Monkeypox: the latest NHS data for Birmingham, Solihull & Sandwell

Here are the latest monkeypox figures across the UK

Monkeypox cases have now been identified in almost every council area of England, official figures show.

The majority of cases across the UK have so far been transmitted between gay and bisexual men, and men who have sex with other men. The NHS is offering smallpox (MVA) vaccination to people who are most likely to be exposed to the virus.

Despite vaccination now rolling out across the UK, the country is still seeing the number of cases climb, with latest figures showing more than 3,000 people have so far been infected with the virus. Between 6 May and 8 August, there were 2,914 confirmed and 103 highly probable monkeypox cases reported in the UK, according to the latest figures published by the UK Health Security Agency.

England currently has the greatest number of confirmed cases with 2,883, followed by Scotland with 69, 40 in Wales and 25 in Northern Ireland. London also continues to be the worst affected region in the UK with a high proportion of cases being linked to residents in the capital. In total 71% of cases (2,047 of 2,870 with location information) were located in London.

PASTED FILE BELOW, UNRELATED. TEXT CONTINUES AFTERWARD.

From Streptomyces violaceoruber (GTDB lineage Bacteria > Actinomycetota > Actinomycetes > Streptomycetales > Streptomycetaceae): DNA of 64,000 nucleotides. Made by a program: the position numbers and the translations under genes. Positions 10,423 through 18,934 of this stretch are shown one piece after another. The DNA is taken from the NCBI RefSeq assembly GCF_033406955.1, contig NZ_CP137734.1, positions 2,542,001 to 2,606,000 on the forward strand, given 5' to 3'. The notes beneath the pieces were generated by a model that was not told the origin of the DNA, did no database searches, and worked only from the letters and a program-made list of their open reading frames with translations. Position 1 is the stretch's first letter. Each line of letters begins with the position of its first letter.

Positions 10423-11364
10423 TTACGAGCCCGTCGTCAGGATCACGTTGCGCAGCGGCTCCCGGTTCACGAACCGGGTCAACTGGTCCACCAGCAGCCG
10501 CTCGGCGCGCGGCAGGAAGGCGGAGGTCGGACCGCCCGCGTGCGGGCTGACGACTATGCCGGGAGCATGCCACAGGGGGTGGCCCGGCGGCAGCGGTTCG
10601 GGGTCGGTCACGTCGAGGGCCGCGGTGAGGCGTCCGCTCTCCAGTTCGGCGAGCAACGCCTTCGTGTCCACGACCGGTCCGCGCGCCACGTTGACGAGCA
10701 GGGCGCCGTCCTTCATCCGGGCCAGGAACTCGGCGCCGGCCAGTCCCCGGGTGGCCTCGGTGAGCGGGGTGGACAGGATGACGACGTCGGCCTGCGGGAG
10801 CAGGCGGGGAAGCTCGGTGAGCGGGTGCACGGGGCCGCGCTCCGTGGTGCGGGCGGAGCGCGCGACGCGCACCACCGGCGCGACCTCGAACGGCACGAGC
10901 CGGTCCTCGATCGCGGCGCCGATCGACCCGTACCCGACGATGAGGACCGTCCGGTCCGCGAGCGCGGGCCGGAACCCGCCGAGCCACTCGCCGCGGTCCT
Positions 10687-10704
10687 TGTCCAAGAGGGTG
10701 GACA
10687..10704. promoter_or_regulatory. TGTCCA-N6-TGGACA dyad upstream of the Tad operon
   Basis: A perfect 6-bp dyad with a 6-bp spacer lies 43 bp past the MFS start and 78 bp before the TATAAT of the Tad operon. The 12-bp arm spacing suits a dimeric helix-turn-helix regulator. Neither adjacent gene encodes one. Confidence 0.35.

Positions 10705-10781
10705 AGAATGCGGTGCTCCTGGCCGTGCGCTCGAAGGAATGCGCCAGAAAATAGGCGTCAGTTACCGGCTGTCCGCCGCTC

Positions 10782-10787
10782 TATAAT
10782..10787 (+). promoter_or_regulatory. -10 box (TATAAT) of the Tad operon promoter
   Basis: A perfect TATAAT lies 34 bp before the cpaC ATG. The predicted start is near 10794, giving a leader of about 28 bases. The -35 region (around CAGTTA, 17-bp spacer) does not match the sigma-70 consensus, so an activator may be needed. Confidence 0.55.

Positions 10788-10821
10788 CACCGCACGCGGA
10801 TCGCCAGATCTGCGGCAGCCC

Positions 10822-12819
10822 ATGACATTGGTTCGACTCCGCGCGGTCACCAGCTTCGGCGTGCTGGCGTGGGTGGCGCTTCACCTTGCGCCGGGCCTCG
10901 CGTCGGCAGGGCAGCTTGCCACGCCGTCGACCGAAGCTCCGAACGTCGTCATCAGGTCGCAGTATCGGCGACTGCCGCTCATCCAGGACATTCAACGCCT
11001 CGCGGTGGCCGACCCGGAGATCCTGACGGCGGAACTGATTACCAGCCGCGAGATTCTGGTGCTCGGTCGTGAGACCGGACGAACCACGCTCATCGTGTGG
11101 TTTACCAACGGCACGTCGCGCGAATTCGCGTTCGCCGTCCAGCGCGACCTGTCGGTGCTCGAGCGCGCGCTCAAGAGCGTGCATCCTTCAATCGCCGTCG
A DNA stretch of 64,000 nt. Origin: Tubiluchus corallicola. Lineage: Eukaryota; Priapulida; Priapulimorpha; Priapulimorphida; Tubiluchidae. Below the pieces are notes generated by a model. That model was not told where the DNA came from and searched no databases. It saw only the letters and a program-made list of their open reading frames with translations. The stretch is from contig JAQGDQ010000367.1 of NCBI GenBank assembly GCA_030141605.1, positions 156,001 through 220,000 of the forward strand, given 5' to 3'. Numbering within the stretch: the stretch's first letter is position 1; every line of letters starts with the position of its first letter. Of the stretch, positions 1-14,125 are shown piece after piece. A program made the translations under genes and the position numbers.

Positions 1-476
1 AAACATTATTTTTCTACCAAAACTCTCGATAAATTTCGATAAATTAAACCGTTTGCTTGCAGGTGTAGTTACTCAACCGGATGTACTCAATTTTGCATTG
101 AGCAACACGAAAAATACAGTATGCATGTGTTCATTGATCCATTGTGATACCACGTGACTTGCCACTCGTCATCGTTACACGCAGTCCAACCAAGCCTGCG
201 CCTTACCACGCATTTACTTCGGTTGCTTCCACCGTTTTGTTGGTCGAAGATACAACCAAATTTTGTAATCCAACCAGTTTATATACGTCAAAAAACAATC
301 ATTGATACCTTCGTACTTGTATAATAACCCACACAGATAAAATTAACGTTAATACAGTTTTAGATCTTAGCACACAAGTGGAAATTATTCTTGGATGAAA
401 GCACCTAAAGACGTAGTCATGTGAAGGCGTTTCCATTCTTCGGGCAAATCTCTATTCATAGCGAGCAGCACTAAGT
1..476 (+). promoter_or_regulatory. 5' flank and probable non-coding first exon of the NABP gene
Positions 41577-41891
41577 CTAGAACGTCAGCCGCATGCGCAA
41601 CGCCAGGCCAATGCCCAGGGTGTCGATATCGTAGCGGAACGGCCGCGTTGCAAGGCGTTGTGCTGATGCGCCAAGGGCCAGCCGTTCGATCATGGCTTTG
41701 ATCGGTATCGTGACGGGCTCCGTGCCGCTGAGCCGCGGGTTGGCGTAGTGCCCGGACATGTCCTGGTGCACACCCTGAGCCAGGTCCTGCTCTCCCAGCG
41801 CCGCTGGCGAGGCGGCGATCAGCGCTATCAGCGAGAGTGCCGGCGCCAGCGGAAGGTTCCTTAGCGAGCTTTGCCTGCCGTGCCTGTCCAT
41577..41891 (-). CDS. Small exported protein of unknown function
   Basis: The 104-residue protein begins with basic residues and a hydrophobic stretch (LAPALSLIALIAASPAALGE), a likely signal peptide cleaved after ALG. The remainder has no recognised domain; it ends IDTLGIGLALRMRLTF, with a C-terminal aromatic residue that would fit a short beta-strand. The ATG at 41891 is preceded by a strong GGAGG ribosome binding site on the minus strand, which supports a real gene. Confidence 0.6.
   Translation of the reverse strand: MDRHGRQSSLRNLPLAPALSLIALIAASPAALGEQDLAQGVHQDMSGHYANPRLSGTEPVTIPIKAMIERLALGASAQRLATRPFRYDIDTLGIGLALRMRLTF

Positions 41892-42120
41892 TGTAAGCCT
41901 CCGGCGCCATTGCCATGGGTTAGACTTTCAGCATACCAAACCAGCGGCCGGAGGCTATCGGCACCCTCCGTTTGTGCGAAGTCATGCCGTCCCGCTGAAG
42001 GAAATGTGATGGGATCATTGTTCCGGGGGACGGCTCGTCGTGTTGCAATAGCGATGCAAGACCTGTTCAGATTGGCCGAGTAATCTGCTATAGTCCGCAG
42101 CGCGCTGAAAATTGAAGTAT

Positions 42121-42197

Monkeypox is caused by a similar virus to smallpox and the MVA vaccine should give a good level of protection against monkeypox

What about Birmingham, Solihull and Sandwell?

As of August 8, Birmingham has recorded 27 cases of monkeypox (25th highest in England) with less than five cases recorded in both Solihull and Sandwell.

What about the rest of the country?

283 cases of the disease have been confirmed in Lambeth, with 198 in Southwark, and 133 in Tower Hamlets. Outside of the capital, Brighton and Hove has seen the most cases with 69 recorded. Manchester has recorded 51 cases so far.

What’s been said about the figures?

Dr William Welfare, Incident Director at UKHSA, said: “While the most recent data suggests the growth of the outbreak has slowed, we continue to see new cases every day. While anyone can get monkeypox, the majority of monkeypox cases in the UK continue to be in gay, bisexual and other men who have sex with men, with the infection being passed on mainly through close contact in interconnected sexual networks.

“Please continue to be aware of symptoms, including rashes and blisters, particularly if you have recently had a new sexual partner.”

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